campaign we surveyed and marked a number of sites
susceptible of being excavated in the project database. These were selected following several criteria:
a) Their connection with rock art depictions b) The
recovery in field survey of archaeological remains in
situ c) The preservation of archaeological sediment
d) In the case of the tumuli, its apparently total or almost total preservation and the need to gather chronological information on these monuments, which are
poorly known in Morocco.
During the next three campaigns, we sampled
and excavated some seventeen sites, both tumuli and
small shelters. Unfortunately, only very few of these
offered results of any interest. Even lesser were the
number of these which afforded us a connection between art depictions and human activities in the same
spot.
The seasonal nature of the prehistoric human occupation and therefore, the scarce investment in the
refurbishment of the dwelling, together with the climatic conditions of the valley, subjected to periodic
freeze/thaw phenomena, often of violent nature, are
the main causes that explain the poor preservation of
the archaeological record. These, however, are not
the only causes. Also responsible for this are in the
first place, the building of azib or seasonal homes by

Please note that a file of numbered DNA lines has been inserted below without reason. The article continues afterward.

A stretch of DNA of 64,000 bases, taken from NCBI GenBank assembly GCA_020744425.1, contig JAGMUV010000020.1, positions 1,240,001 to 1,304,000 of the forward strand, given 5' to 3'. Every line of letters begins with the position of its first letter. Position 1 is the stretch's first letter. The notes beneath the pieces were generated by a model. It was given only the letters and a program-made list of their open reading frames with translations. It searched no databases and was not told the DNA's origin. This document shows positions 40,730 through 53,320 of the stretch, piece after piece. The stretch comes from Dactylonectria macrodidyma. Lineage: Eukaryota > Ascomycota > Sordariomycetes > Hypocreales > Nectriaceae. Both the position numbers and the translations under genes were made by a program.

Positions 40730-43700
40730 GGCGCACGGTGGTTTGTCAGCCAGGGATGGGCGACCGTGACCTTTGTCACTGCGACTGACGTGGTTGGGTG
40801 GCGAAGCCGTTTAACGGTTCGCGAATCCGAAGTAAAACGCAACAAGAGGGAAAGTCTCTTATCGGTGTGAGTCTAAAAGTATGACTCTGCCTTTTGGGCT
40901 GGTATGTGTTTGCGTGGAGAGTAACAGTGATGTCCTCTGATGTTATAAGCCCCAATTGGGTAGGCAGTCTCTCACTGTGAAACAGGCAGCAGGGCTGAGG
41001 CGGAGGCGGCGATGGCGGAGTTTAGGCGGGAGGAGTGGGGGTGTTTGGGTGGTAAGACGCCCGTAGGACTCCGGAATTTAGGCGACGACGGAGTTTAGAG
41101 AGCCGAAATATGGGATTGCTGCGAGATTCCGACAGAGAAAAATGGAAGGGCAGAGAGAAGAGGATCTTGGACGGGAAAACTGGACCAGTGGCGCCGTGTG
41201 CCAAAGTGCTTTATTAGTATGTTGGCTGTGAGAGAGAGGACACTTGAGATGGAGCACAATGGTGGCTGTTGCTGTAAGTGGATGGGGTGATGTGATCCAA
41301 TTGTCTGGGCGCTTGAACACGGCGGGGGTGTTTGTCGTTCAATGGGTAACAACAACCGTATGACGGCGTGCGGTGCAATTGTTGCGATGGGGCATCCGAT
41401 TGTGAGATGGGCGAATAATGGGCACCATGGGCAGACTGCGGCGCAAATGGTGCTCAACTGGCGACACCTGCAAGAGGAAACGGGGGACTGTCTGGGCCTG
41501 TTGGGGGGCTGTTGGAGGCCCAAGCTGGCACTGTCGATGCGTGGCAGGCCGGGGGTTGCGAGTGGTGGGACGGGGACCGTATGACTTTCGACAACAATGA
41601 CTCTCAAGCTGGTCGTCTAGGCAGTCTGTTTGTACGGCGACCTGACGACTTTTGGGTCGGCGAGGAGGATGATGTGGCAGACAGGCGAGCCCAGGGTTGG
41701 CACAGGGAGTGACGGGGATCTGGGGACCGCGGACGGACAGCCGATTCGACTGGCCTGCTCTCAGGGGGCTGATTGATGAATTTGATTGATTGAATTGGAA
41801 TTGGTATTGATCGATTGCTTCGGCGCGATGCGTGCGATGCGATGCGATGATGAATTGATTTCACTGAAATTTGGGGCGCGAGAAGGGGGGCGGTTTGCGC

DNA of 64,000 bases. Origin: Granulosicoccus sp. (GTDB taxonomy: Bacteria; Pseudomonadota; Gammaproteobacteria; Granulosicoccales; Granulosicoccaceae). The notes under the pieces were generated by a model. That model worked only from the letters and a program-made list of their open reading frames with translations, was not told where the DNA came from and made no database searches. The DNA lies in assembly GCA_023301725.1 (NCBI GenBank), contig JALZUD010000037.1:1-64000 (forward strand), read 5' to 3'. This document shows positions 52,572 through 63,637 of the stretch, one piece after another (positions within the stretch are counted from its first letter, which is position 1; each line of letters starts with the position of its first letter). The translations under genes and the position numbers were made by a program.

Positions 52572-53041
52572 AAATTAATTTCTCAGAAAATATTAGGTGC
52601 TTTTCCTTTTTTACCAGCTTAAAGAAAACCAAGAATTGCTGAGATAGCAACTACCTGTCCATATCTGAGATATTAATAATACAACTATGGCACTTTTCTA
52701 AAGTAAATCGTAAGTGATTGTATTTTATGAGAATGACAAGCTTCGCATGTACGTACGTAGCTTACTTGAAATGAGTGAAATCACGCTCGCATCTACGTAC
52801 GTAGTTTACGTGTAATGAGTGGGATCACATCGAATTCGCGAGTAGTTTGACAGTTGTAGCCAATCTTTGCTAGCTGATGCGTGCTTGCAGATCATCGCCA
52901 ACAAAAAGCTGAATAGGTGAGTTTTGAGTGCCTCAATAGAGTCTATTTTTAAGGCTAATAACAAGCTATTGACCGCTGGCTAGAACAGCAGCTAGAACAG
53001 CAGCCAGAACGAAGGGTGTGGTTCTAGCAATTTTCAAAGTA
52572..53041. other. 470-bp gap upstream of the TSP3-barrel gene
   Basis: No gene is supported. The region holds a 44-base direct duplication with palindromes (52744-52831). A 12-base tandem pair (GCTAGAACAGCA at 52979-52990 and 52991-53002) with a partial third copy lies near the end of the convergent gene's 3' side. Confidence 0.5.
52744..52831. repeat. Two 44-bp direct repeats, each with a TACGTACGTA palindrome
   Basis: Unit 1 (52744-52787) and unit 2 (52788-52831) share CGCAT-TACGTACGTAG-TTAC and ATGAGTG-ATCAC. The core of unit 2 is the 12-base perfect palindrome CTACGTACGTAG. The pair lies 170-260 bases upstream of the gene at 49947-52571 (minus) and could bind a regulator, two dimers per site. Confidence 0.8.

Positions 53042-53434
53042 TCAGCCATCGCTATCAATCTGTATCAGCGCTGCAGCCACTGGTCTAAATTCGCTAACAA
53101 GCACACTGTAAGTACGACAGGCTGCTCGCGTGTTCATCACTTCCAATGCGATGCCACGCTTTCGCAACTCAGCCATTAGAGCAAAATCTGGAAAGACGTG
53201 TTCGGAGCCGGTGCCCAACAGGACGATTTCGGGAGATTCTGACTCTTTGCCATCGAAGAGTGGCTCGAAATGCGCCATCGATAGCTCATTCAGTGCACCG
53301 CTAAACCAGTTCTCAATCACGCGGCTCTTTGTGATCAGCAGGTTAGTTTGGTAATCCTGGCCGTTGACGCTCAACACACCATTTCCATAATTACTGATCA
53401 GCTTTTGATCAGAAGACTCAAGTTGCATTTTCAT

Project Objectives 2008-2012
The main objective of the project Art, Landscape
and Settlement in the Oukaïmeden Valley (acronym
ARPA in Spanish), developed between 2008 and
2011/12, was to contextualize the rock art as a way
of exploring changes in land-use, how the seasonal
but recurrent occupants conceived the landscape and
how these changing strategies could have been translated into the signs depicted and the location of rock
engravings. This required a precise geo-referenced
database of all the rock carvings, archaeological sites
and other points susceptible of providing information, such as fords, streams, springs, hills and mountain passages, paths, etc. Thus, we would be able
to develop a GIS model that would help us to test
different hypotheses related to human behaviour in
the landscape. This task, as well as an archaeological
and a geological survey, were the targets of our first
field campaign carried out in the fall of 2008. The
campaign was made possible thanks to a cooperation
agreement signed by the Complutense University of
Madrid and the Moroccan Institute of Archaeology
and Heritage Sciences (INSAP) and the support of
Dr. Mercedes Farjas from the Faculty of Topography,
Mapping and Geodesy (Polytechnic University,
Madrid). One of Dr. Farjas’ final year students joined
the group and developed the GIS model as his BSc
Dissertation. Since good quality conventional maps
were not available, building a digital map was a difficult task. Therefore, we purchased Ikonos satellite
images, as well as stereoscopic views of the valley
from the Paris National Geographical Institute that